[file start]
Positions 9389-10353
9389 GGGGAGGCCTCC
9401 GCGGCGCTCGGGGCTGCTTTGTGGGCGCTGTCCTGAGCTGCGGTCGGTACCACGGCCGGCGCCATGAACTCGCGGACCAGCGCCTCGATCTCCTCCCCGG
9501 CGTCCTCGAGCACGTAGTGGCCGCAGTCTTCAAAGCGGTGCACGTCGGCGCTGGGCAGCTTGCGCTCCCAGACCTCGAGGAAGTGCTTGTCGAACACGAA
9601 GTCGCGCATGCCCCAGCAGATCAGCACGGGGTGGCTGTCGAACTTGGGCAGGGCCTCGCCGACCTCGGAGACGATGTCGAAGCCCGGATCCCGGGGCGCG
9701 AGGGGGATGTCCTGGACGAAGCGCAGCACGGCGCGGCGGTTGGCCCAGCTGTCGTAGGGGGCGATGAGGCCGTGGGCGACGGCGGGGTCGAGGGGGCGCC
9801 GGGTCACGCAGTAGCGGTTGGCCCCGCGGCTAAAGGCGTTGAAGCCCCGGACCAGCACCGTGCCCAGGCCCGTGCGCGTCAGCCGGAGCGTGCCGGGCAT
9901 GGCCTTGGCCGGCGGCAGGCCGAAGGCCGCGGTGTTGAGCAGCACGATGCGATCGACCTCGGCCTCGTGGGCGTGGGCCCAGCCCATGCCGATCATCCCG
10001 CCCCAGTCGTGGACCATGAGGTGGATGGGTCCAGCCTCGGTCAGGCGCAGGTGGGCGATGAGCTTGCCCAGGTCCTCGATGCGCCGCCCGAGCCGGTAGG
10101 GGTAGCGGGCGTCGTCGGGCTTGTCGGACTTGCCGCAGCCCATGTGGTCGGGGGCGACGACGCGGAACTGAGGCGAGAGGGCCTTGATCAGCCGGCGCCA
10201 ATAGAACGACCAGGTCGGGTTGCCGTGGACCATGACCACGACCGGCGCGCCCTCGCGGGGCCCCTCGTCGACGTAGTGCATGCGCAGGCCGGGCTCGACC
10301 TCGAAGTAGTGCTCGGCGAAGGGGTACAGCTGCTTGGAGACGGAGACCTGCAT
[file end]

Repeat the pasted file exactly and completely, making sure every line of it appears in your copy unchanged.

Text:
Positions 9389-10353
9389 GGGGAGGCCTCC
9401 GCGGCGCTCGGGGCTGCTTTGTGGGCGCTGTCCTGAGCTGCGGTCGGTACCACGGCCGGCGCCATGAACTCGCGGACCAGCGCCTCGATCTCCTCCCCGG
9501 CGTCCTCGAGCACGTAGTGGCCGCAGTCTTCAAAGCGGTGCACGTCGGCGCTGGGCAGCTTGCGCTCCCAGACCTCGAGGAAGTGCTTGTCGAACACGAA
9601 GTCGCGCATGCCCCAGCAGATCAGCACGGGGTGGCTGTCGAACTTGGGCAGGGCCTCGCCGACCTCGGAGACGATGTCGAAGCCCGGATCCCGGGGCGCG
9701 AGGGGGATGTCCTGGACGAAGCGCAGCACGGCGCGGCGGTTGGCCCAGCTGTCGTAGGGGGCGATGAGGCCGTGGGCGACGGCGGGGTCGAGGGGGCGCC
9801 GGGTCACGCAGTAGCGGTTGGCCCCGCGGCTAAAGGCGTTGAAGCCCCGGACCAGCACCGTGCCCAGGCCCGTGCGCGTCAGCCGGAGCGTGCCGGGCAT
9901 GGCCTTGGCCGGCGGCAGGCCGAAGGCCGCGGTGTTGAGCAGCACGATGCGATCGACCTCGGCCTCGTGGGCGTGGGCCCAGCCCATGCCGATCATCCCG
10001 CCCCAGTCGTGGACCATGAGGTGGATGGGTCCAGCCTCGGTCAGGCGCAGGTGGGCGATGAGCTTGCCCAGGTCCTCGATGCGCCGCCCGAGCCGGTAGG
10101 GGTAGCGGGCGTCGTCGGGCTTGTCGGACTTGCCGCAGCCCATGTGGTCGGGGGCGACGACGCGGAACTGAGGCGAGAGGGCCTTGATCAGCCGGCGCCA
10201 ATAGAACGACCAGGTCGGGTTGCCGTGGACCATGACCACGACCGGCGCGCCCTCGCGGGGCCCCTCGTCGACGTAGTGCATGCGCAGGCCGGGCTCGACC
10301 TCGAAGTAGTGCTCGGCGAAGGGGTACAGCTGCTTGGAGACGGAGACCTGCAT